Wednesday, April 4, 2007

Any brilliant gardeners out there? Ideas needed!

We have been overwhelmed with not knowing where to start in terms of landscape design, so we finally decided to focus in on two things: Removing a lot of crap (a lot of junk trees/shrubs/ivy plus some serious pruning), and sprucing up the front walk.

We have a 50-60' front walk that needs SOMEthing. Well, what it really needs is to be replaced with a wider walk made of brick or pavers or something appropriate, but between budget constraints and an impending road-widening and front-sidewalk relocation in a few years, we're not going there for several years.

For now we would like to border it with something to make it look a lot less stark and a lot more inviting.

What we want is:
  • something that is low (under 1'), and that will spread (or can be contained) to under 2' or so.

  • tending more towards a mound shape than irregular or spikey

  • shade/filtered sun tolerant but not hostas (Partner is sick to death of how I kind of overdid hostas at our last house, so this is one thing that's non-negotiable)

  • flowers at least some part of the year or has colerful foliage (i.e. not just a little green-only evergreen)

  • perrineal or self-sowing annual.

  • year round visual interest or evergreen foliage is preferred

  • relatively low maintenance

  • not starkly formal
We're in zone 7a, and have fairly good soil.

Now, I know that we're not likely to find something that fits ALL of these criteria, so "low", "not hostas" and "shade/filtered sun tolerant" are the only two things that are non-negotiable.

Oh and a dream request would be to find something that's a fragrant plant or herb that fits all or most of these requirements.

Anyone have any great ideas?

Here's a pic that shows at least part of our front walk. FYI, that azalea will be moved before we plant whatever we decide to put along the walk. And we're going to start shaping the front beds (probably something that involves a curve out from the front walk edging and is generally a curvy less-formal shape overall) and putting in some of the anchor plants that we want there, including a hydrangea and that stray azalea).


7 comments:

sarah said...

there are some lovely hybrid lavenders out there, at least some of which should stay close to the ground. also, have you considered carpet roses? not a ton of scent, but definitely nice to look at. i think some species of daisies and phlox do mounding nicely too. that's all i could come up with right now, my toddler is holding my brain hostage.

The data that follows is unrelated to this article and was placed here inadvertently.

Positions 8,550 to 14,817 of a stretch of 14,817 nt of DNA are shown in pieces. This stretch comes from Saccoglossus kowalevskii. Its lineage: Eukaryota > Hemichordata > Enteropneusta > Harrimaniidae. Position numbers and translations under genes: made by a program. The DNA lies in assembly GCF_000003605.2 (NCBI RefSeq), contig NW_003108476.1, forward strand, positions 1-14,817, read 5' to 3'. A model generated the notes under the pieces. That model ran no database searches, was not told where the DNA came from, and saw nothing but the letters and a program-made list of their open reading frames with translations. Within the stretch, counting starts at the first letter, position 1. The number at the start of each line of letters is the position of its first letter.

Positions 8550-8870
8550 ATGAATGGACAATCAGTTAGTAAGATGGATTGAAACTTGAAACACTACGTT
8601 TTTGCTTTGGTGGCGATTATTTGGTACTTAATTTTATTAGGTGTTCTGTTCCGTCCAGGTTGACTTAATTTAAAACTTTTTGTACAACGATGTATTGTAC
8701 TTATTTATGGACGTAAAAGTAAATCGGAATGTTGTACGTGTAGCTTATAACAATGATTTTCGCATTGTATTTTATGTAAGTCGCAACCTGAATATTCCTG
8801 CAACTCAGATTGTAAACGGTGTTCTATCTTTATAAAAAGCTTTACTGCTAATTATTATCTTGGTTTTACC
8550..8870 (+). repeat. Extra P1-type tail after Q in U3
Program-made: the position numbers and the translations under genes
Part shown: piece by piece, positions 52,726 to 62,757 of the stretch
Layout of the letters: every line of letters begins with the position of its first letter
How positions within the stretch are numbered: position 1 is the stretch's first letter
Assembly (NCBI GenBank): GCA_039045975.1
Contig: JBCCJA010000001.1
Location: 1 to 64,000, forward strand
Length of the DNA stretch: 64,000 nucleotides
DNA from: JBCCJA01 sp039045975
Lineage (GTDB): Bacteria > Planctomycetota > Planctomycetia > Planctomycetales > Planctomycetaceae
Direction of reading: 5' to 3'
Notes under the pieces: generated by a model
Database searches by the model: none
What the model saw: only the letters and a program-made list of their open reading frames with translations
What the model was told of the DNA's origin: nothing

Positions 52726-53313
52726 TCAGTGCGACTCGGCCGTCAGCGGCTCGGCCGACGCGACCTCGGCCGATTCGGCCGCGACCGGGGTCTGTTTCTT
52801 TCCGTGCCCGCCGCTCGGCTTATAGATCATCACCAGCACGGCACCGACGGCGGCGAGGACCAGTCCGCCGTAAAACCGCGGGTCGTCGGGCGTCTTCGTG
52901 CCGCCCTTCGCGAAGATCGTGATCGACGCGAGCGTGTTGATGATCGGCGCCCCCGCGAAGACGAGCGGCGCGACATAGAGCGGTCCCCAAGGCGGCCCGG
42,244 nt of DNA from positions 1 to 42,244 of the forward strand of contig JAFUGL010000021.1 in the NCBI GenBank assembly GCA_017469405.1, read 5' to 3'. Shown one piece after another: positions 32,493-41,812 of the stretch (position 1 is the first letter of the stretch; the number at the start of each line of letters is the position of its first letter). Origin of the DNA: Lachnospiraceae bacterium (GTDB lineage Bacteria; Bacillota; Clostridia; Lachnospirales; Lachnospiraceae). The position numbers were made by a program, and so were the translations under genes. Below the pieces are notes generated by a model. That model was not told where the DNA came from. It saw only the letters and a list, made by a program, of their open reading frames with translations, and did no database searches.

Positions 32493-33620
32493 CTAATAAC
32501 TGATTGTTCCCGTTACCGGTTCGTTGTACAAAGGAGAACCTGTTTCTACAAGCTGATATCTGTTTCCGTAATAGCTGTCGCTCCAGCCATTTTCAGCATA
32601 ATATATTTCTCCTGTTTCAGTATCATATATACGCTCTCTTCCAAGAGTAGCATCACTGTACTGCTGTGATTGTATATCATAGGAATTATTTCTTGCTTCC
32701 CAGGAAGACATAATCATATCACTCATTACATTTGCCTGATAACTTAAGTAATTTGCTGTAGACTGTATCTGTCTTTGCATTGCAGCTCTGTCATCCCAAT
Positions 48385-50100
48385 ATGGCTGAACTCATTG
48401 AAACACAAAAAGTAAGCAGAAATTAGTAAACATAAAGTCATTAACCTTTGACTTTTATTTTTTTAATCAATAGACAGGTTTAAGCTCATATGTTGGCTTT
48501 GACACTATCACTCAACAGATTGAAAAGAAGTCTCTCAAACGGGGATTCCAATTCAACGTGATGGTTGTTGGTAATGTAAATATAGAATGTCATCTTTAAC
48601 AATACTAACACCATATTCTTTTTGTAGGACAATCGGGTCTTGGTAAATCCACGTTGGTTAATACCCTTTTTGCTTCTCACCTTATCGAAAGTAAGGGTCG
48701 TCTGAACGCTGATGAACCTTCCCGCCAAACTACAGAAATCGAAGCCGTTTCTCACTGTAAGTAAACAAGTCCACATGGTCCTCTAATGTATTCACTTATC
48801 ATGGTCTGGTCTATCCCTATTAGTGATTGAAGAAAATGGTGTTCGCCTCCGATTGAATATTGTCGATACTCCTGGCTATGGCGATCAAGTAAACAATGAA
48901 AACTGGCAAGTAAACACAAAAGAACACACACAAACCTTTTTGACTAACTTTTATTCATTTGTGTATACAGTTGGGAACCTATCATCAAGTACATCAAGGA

sarah said...

Ooh! Just remembered I have a copy of Sunset's Northeastern Garden Book, a plant guide that I definitely won't need in Utah. If you want me to pass it along, let me know, it'll just go to waste here!

Carol said...

You should start with your foundation plants, as the main focus is firstly the accent the house. I like the largish trees on the foreground, right and left, for a basic frame. For the foundation shrubs, I would do architectural evergreen shrubs that are the backdrop for the flowers (save room in front). In the back, maybe a row of box leaf holly (true boxwoods are slow growers) then as a row in front of those maybe some dwarf gardenias. Perhaps on either side of the entrance, instaed of a holly you can put in something taller and more pyramidal like a pointy dwarf juniper (like skyrocket). Its important you have your evergreen plants to anchor the house in all seasons, and then on to the flowers. On the front walk as a temporary enhancement fo rows of liriope (like 'big blue'). Impossible to kill and you can move them later. Good luck.

Colleen said...

Forget-me-nots. Low growing perennial, not too much spread, shade tolerant, pretty blue flowers. Not much visual interest in the winter. Combined with something evergreen, however...

Kristin said...

We have an unlovely front walk, too. I love the sound of a walk made of brick, but that's something I doubt we'll ever get around to. We have a small one in the backyard that we'd like to extend.

Caro said...

I can't reccomend anything specific, but the guys at our high-end garden centre always have great advice for me, and help me play the "is this a weed or a flower?" game that I have repeatedly failed since my old neighbour moved.

Have fun! Gardening can be fun!

Felicia said...

Cranesbill geraniums spread and mound nicely, are low, according to Dave's Garden they self-sow, although I've never witnessed it. Plus many will bloom from June/July through until fall. I had some in IL and my neighbors all wanted to know what it was because it bloomed for so long, and the foliage turned a lovely scarlet in autumn.